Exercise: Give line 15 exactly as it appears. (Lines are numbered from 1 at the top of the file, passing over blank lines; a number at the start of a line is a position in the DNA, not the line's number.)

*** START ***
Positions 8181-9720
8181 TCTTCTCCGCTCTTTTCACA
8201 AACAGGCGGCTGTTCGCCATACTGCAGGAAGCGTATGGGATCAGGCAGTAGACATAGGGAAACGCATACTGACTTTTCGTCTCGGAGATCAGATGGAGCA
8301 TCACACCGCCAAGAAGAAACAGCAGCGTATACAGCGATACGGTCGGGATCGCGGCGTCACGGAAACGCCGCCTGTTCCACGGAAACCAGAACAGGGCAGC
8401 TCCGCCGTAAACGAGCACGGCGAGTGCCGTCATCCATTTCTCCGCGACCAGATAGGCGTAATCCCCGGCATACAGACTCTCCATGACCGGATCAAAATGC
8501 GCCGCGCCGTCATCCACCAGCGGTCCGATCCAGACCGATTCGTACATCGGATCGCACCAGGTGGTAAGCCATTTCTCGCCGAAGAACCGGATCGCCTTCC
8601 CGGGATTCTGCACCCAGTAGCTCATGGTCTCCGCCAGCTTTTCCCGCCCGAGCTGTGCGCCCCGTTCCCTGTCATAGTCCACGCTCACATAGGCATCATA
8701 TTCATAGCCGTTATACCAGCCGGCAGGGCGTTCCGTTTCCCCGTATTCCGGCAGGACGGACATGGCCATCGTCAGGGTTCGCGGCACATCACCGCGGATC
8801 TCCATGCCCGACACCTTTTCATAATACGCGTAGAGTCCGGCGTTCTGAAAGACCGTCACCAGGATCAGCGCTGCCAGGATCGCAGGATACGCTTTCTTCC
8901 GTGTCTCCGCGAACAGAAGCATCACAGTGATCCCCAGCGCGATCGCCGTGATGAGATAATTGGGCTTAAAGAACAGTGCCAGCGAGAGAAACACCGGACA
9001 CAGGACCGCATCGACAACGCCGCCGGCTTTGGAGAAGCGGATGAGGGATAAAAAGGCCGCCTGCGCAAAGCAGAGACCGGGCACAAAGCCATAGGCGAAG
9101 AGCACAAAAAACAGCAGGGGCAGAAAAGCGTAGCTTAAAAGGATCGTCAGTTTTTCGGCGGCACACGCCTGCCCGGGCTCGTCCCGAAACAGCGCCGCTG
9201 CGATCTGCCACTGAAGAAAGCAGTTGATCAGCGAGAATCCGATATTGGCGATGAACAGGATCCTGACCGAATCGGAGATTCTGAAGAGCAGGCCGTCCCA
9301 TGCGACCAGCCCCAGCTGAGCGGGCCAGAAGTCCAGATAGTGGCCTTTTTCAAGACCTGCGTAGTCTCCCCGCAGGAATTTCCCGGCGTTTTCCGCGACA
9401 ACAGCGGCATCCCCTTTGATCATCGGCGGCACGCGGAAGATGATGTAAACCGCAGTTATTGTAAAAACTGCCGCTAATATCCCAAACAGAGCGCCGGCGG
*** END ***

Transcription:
9401 ACAGCGGCATCCCCTTTGATCATCGGCGGCACGCGGAAGATGATGTAAACCGCAGTTATTGTAAAAACTGCCGCTAATATCCCAAACAGAGCGCCGGCGG